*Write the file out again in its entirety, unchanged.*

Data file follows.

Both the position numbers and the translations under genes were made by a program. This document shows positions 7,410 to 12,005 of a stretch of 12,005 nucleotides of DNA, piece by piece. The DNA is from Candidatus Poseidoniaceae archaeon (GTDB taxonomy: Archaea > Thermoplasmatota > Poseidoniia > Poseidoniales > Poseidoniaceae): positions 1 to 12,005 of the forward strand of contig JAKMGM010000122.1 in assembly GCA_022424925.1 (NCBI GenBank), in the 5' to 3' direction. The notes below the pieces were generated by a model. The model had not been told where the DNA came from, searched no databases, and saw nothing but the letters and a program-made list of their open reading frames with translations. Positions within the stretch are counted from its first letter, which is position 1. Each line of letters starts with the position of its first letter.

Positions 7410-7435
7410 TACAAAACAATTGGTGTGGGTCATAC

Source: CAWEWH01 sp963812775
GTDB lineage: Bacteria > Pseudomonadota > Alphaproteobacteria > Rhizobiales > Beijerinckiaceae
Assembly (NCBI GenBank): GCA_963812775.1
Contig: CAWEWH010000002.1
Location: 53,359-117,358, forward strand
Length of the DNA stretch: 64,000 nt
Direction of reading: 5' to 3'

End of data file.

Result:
Both the position numbers and the translations under genes were made by a program. This document shows positions 7,410 to 12,005 of a stretch of 12,005 nucleotides of DNA, piece by piece. The DNA is from Candidatus Poseidoniaceae archaeon (GTDB taxonomy: Archaea > Thermoplasmatota > Poseidoniia > Poseidoniales > Poseidoniaceae): positions 1 to 12,005 of the forward strand of contig JAKMGM010000122.1 in assembly GCA_022424925.1 (NCBI GenBank), in the 5' to 3' direction. The notes below the pieces were generated by a model. The model had not been told where the DNA came from, searched no databases, and saw nothing but the letters and a program-made list of their open reading frames with translations. Positions within the stretch are counted from its first letter, which is position 1. Each line of letters starts with the position of its first letter.

Positions 7410-7435
7410 TACAAAACAATTGGTGTGGGTCATAC

Source: CAWEWH01 sp963812775
GTDB lineage: Bacteria > Pseudomonadota > Alphaproteobacteria > Rhizobiales > Beijerinckiaceae
Assembly (NCBI GenBank): GCA_963812775.1
Contig: CAWEWH010000002.1
Location: 53,359-117,358, forward strand
Length of the DNA stretch: 64,000 nt
Direction of reading: 5' to 3'